August 14, 2012
TRUTH AND HOPE TOUR: Stories of struggle, plan for change at poverty summit
On August 11, leaders and participants of the Truth and Hope Poverty Tour gathered in Rocky Mount – alongside scholars, community leaders, advocates, and individuals directly affected by poverty – to hear and bear witness, and create a plan for change.
The summit featured a screening of a new documentary covering the 2,000 miles and 27 communities traveled throughout the tour. In the video, individuals in Wilmington, Hickory, Goldsboro, Hendersonville, Scotland Neck, Fayetteville, and Navassa – among many other towns and cities – described struggling to pay astronomical utility bills, being unable to afford proper health care, and having to resort to sleeping in the woods and under bridges, even when they are working at full-time jobs.
1.6 million North Carolinians live below the federal poverty line – if you lined them up shoulder to shoulder, they’d stretch from Raleigh to Washington DC and back again. The highest concentration of poverty resides in eastern North Carolina, with families of color hit hardest. Over 40 percent of African-American children in North Carolina live in poverty.
“The richest nation on earth has the highest poverty rate in the industrial world,” said Gene Nichol, director of the UNC Center on Poverty, Work and Opportunity. “The U.S. talks the most about inequality and does the least to fix it."
Rev. William J. Barber, President of the NC NAACP, described how the U.S. suffered from “attention-violence” toward the poor. “Political debates only talk about middle and upper income class, as if poor didn’t exist,” Rev. Barber said. “This isn’t a conservative or liberal problem, a Democratic or Republican problem. This is an American problem.”
The event was hosted by the NC State Conference of the NAACP, the Center on Poverty, Work & Opportunity at University of North Carolina-Chapel Hill, the NC Justice Center, AARP North Carolina, and the Institute for Civic Engagement and Social Change at N.C. Central University.
MINIMUM WAGE: Raising federal minimum would help workers, economy
In July, Sen. Tom Harkin and Rep. George Miller introduced the Fair Minimum Wage Act, which would include an increase in the federal minimum wage from the current $7.25 to $9.80 by 2014 through three incremental increases of $0.85.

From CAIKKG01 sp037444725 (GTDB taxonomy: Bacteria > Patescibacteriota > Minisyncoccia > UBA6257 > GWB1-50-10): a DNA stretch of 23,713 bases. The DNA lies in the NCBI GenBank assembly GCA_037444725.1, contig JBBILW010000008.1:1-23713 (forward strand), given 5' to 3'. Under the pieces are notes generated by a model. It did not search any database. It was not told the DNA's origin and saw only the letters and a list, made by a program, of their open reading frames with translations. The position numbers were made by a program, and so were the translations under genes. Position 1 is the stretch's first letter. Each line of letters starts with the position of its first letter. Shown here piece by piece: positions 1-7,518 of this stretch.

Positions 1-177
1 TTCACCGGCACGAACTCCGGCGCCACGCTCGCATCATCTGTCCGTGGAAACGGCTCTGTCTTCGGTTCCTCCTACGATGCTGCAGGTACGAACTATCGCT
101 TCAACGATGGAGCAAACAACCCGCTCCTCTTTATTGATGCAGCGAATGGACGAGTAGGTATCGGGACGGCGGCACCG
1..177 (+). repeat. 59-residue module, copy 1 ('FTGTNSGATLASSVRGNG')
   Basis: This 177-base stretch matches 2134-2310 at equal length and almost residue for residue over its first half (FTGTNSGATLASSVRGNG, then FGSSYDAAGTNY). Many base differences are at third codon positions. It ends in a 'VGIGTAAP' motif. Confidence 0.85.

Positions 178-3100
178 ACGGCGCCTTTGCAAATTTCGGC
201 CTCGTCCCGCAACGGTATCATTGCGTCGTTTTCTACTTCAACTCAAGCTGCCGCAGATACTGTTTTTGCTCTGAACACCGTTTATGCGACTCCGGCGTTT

The result? 28 million workers would receive higher earnings that they could spend immediately, therefore providing a much-needed boost for the economy and potentially creating thousands of jobs across both the U.S. and North Carolina. A new report from the Economic Policy Institute shows that workers would receive nearly $40 billion in additional wages during the phase-in period, during which the GDP would increase by roughly $25 million and approximately 100,000 new jobs would be created.
What would the federal minimum wage increase mean for North Carolina? For starters, approximately 646,000 workers would receive a wage increase, and an additional 269,000 workers would be indirectly affected as employer pay scales are adjusted upward to reflect the new minimum wage. The state minimum wage is currently matched with the federal minimum of $7.25 per hour, with North Carolina’s full-time minimum-wage workers earning a total of only $290.00 per week – approximately $15,080.00 per year before taxes. According to the Budget and Tax Center’s Living Income Standard, the typical North Carolina family of three actually needs $41,920 to afford basic expenses.
Increasing the federal minimum wage would boost North Carolina’s economy, and make all the difference for North Carolinians struggling to stay out of poverty in the wake of the Great Recession.
MEDICAID: Why expansion is so important
Adam Searing, director of the North Carolina Justice Center's Health Access Coalition, recently made a strong case in the Raleigh News & Observer for expanding Medicaid for North Carolinians in the wake of the U.S. Supreme Court's decision to uphold the Affordable Care Act.
"Thanks to the hard, behind-the-scenes work of many health leaders, from hospital directors to consumer advocates, the N.C. Institute of Medicine has developed a plan to make reform work for North Carolinians (see www.nciom.org), easing the way for tax credits so families and businesses can purchase coverage, strengthening our community health system and making it easy for people to sign up for a health plan if they are self-employed or work in a small business that doesn’t already provide coverage.
North Carolina and other states have one more decision to make, however, as a result of the Supreme Court ruling – whether or not to extend Medicaid benefits to the lowest-income adults as part of the Affordable Care Act.
For North Carolina and moderate states with a long history of advancing innovative health programs, this decision will be easy. Morally, leaving 500,000 of our poorest fellow citizens uninsured while we move forward with tax credits to help make coverage more affordable for middle-class families is an unthinkable step for most of us. A family of three would have to be making less than $2,116 a month in total income before they would qualify for Medicaid under the expansion; that family deserves affordable health coverage just as much as anyone else."
Continue reading at the News & Observer website.